By Elisabeth Nardi
September 18, 2013, Contra Costa Times/San Jose Mercury News
WALNUT CREEK — Finding a place to smoke in this city is about to get a whole lot tougher.
By February, those who live in apartments, condos and townhomes will no longer be allowed to smoke tobacco inside or outside of their homes. And there will be no place to smoke downtown by Christmas.
The City Council passed a strict secondhand-smoking ordinance Tuesday night that bans smoking in all multiunit residences, all of downtown, all recreational areas and all commercially zoned properties where there are outdoor dining areas or outdoor service areas, anyplace within 25 feet of entryways and operable windows, and in all public places. The council made an exemption, however, that does not require public or private golf courses to be smoke-free. And it doesn’t outlaw smoke from medical marijuana.
Anti-smoking advocates lauded the council for the law’s passage, and it’s something most council members have wanted for a long time.
“I am proud to hear that … it will be the toughest secondhand smoke ordinance in the county,” said Mayor Pro Tem Kristina Lawson. “That is exactly where the city of Walnut Creek should be on an issue like this.”
Signs will pop up around Walnut Creek warning smokers not to light up, and will also provide a phone number for people to call to report someone smoking. Violators would be cited with fines starting at $100 for the first infraction, $300 for the second and $500 thereafter. After that, the new law gives the city attorney power to bring a civil suit against an offender.
That is something Councilman Justin Wedel found especially troubling, saying it demonizes smoking and gives the government too much power. Lawson disagreed, saying this law is meant to protect people’s health.
Most smoking in and around multifamily units will have to cease by Feb. 1. In other areas, such as downtown, the prohibition will likely go into effect in December.
The most controversial portion of the law centers on banning smoking in and around new and existing multifamily housing, including balconies and outdoor areas. Residents Tuesday night detailed how difficult it is to live next to door to a smoker, and said they worried for their health.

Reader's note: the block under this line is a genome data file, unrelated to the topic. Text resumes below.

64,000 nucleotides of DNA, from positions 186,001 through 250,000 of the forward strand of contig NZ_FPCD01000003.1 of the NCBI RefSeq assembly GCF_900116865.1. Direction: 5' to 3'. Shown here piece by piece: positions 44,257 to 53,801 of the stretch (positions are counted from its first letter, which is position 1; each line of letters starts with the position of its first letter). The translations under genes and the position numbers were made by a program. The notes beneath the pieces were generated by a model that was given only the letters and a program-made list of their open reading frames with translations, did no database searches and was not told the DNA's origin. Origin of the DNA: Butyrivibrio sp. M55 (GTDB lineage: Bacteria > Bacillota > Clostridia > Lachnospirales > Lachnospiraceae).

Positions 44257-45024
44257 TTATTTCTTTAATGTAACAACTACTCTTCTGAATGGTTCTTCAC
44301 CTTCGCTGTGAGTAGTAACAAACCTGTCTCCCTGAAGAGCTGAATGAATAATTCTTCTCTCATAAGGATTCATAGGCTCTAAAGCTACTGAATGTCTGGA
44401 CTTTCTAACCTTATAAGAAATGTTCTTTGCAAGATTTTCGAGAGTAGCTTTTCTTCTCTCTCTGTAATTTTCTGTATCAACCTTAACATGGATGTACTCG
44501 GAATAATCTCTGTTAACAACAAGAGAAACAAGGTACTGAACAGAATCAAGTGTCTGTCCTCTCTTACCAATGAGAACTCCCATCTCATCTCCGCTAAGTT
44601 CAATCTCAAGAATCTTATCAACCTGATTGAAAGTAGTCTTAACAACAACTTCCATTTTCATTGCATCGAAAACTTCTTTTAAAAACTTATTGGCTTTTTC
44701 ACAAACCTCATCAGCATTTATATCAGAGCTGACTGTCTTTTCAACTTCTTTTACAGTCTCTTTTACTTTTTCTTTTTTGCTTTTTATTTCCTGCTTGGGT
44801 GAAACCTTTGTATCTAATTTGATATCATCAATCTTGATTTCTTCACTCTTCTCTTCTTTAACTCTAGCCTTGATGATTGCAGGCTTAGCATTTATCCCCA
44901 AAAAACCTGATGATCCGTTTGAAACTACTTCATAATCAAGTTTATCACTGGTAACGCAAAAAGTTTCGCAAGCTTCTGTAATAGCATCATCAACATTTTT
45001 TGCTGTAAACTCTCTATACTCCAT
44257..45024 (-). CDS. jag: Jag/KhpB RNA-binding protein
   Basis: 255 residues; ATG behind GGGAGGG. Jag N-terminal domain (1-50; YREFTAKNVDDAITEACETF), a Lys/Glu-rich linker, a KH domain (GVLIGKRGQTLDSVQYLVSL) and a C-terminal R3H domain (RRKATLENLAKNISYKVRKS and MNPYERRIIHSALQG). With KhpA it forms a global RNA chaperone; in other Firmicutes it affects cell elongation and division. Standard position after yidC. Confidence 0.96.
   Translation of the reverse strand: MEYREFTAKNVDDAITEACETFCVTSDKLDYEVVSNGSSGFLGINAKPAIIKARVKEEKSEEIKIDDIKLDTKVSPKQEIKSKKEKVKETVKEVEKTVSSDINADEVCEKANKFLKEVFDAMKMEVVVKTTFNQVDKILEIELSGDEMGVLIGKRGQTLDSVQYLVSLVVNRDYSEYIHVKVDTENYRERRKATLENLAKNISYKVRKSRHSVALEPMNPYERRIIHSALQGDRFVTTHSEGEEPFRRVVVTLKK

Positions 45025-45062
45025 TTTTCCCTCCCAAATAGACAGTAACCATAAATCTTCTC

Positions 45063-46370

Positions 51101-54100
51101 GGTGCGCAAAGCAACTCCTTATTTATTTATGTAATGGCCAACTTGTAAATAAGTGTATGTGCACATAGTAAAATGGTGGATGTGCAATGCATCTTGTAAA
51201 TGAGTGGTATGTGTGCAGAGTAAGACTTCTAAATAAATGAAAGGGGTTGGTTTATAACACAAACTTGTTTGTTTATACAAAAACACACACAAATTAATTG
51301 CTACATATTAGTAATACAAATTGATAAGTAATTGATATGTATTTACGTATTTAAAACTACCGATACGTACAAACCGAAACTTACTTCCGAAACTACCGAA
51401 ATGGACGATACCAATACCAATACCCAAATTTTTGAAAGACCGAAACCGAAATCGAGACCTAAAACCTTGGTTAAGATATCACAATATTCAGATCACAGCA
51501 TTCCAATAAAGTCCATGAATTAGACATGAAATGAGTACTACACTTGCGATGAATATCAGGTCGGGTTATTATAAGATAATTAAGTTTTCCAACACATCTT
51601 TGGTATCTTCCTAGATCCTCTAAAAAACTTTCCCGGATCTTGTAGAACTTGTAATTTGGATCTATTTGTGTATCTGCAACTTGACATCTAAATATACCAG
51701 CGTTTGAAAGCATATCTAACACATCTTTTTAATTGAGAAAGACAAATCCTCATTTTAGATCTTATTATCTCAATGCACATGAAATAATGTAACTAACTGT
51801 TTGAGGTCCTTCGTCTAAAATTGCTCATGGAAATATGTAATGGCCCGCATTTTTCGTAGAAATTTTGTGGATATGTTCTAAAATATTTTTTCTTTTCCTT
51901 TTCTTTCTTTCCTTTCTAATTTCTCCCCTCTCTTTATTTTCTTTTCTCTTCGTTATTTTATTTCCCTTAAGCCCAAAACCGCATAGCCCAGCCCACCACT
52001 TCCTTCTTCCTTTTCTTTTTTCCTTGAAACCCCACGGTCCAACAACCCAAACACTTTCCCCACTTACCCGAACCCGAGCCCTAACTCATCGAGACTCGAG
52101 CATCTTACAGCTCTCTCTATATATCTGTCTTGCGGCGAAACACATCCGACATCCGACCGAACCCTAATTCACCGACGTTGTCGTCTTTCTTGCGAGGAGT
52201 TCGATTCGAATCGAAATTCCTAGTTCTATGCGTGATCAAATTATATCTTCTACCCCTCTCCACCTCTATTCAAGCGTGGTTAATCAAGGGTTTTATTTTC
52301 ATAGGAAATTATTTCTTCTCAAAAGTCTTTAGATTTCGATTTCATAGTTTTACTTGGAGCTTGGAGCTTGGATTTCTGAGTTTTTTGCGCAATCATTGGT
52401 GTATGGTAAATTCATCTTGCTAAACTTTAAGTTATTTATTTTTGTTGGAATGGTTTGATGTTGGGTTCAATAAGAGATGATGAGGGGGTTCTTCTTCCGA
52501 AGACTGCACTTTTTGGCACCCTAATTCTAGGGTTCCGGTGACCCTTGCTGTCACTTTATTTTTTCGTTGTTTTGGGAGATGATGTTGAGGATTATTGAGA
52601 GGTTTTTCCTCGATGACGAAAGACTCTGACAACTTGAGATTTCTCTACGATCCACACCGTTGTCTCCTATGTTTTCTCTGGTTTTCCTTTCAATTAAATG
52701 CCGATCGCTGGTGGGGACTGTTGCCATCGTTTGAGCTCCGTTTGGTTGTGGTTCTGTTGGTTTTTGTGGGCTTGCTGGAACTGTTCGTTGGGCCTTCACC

But others argued that city leaders regulating what people do in their own homes is extreme, and wrong.
Resident Curt Bender said it is unfair of the council to impose this new law on landlords who then have to comply or throw out their tenants who smoke. He argued that if the city bans smoking for people’s health, it should then ban other things as well.
“I think you should be banning McDonald’s and Burger King, too,” he said.
But others disagreed that prohibiting smoking was akin to banning fatty foods or sugary sodas.
“I believes it’s probably one of the most important actions that this council has ever taken in regards of saving lives of people,” said Karen Perkins, a Rossmoor resident. “Smoke is not like a hamburger; it goes through the air.”
The lone vote against the secondhand-smoking ordinance was Wedel’s. While he is a nonsmoker and supports prohibiting it in public places, he has a fundamental problem with such a ban on private property.
“We are severely depriving some individuals of their property rights,” he said.
Theresa Karr of the California Apartment Association said her group is not against the ordinance, but said property owners and tenants should get at least a year’s notice before the law is implemented.
“You have to have some compassion; their only crime is that they are smokers,” she said.
Other cities such as Richmond, Martinez and Pleasant Hill and unincorporated Contra Costa County have enacted similar secondhand-smoking ordinances.
But unlike cities such as Richmond, which gave existing multifamily unit owners more than a year to convert to nonsmoking, Walnut Creek leaders felt that 90 days was enough time.
The final reading of the ordinance is scheduled for the council’s Oct. 1 meeting.